Ok, I'm dating myself here but when I was younger, people went to small, mom and pop bookstores that were very common at the time. I recall one well stocked bookstore that was close to my home and was considered the local "go to" bookstore. It was bigger than most and the owner was always there and it was obvious that she loved her work and loved interacting with customers. It was a nice business. However, she was located on a highway and the area was growing in population, and one day a new business announced it was opening across the highway. It was another bookstore by the name of Borders. It was a much larger facility with probably 5 times the number of books and included a section where customers could sit, relax, and have some coffee while flipping through a book or magazine. Well, people were curious about this new store and they enjoyed going there and in time, more people were visiting Borders then the local bookstore. The owner of the smaller bookstore tried to hang on as long as possible, but one day, I saw a sign on the front window that read "Store Closing".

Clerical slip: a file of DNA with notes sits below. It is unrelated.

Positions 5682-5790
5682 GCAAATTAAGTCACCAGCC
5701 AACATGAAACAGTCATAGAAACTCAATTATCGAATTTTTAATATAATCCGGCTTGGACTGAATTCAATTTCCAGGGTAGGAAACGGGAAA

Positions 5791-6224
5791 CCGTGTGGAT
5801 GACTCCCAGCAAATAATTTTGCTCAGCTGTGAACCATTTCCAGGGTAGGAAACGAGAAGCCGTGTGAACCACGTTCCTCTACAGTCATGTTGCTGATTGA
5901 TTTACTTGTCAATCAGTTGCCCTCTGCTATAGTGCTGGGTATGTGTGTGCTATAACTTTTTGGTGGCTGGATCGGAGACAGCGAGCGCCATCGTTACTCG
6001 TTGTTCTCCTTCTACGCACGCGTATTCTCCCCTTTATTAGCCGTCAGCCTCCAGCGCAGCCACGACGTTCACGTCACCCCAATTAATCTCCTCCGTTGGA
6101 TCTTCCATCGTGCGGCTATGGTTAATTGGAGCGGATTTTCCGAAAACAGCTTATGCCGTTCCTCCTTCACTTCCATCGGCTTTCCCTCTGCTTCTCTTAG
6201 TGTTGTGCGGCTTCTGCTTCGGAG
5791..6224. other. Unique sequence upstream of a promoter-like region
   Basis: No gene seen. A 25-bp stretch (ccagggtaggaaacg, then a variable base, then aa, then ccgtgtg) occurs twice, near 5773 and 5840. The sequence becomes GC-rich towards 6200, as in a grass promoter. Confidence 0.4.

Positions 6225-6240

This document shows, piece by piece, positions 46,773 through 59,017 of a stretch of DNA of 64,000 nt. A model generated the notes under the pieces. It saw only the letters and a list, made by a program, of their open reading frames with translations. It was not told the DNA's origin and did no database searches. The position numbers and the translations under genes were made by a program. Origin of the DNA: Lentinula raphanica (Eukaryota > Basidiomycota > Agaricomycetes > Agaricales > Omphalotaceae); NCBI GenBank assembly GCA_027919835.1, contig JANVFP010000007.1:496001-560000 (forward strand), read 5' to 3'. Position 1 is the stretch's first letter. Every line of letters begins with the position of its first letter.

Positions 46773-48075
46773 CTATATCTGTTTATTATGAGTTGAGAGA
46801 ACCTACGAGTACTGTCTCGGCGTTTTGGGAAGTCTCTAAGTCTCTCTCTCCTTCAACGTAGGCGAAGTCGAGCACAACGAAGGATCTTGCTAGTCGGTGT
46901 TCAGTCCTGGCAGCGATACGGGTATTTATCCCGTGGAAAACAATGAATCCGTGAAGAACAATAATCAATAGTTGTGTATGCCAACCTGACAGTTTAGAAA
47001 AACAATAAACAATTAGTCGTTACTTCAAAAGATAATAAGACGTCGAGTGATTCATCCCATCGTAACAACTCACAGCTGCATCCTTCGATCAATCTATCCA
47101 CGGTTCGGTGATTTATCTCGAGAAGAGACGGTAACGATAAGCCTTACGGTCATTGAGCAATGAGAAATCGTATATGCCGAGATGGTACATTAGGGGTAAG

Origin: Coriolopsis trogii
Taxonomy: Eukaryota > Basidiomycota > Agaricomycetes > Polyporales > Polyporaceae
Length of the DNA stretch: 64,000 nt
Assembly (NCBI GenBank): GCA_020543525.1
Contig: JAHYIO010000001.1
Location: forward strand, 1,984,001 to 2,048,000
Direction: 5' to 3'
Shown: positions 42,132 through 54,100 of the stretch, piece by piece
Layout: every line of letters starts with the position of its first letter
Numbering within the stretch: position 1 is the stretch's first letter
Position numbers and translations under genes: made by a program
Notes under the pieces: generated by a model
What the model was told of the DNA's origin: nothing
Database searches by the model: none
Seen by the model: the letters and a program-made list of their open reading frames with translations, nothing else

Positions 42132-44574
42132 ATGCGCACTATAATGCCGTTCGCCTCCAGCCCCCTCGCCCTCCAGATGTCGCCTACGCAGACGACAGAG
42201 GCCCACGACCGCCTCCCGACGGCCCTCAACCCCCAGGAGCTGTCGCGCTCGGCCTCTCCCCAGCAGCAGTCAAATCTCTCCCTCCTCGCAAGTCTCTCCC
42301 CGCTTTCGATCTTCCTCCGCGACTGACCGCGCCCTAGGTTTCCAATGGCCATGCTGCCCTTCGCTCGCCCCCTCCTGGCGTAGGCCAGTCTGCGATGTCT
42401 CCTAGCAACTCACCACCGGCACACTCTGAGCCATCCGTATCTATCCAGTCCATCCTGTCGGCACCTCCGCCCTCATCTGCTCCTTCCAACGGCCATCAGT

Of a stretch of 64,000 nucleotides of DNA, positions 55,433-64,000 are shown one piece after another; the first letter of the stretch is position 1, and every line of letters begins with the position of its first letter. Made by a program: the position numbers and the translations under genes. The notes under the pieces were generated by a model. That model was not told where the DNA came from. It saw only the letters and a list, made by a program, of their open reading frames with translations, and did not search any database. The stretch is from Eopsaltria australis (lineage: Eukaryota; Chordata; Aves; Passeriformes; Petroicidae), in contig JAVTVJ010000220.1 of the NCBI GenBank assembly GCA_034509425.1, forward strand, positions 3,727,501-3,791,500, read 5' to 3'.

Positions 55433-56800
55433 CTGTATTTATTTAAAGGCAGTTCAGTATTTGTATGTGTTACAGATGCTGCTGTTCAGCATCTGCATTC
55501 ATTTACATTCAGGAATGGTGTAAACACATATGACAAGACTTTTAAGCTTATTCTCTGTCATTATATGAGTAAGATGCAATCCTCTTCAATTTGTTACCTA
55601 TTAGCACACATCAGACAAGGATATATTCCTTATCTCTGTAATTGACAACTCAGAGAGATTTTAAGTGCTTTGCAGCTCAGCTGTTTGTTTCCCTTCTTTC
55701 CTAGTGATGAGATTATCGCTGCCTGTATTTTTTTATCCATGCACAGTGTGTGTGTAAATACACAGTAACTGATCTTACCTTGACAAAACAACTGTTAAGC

Borders and a similar store called Barnes and Noble were suddenly opening stores everywhere, slowly driving all the small bookstores out of business. Both were dominating the market. It appeared that these book superstores were the new normal. But change is constant, and when we settle in and think we've reached the pinnacle in an industry, the next wave of innovation is usually not far behind.

Well, that next wave came with a company called Amazon; a business that was started in a garage with a goal of selling books online, at least initially. Their launch coincided with a period when the World Wide Web was being introduced and adopted by the public. And as people became more comfortable with the new digital world, Amazon began to grow into a significant player in the retail book industry. Borders and Barnes & Noble tried to compete by creating an online presence, but Amazon was first to market and taking advantage of new technology. Eventually, Borders was forced to close its doors and Barnes & Noble has been playing "catch-up" ever since.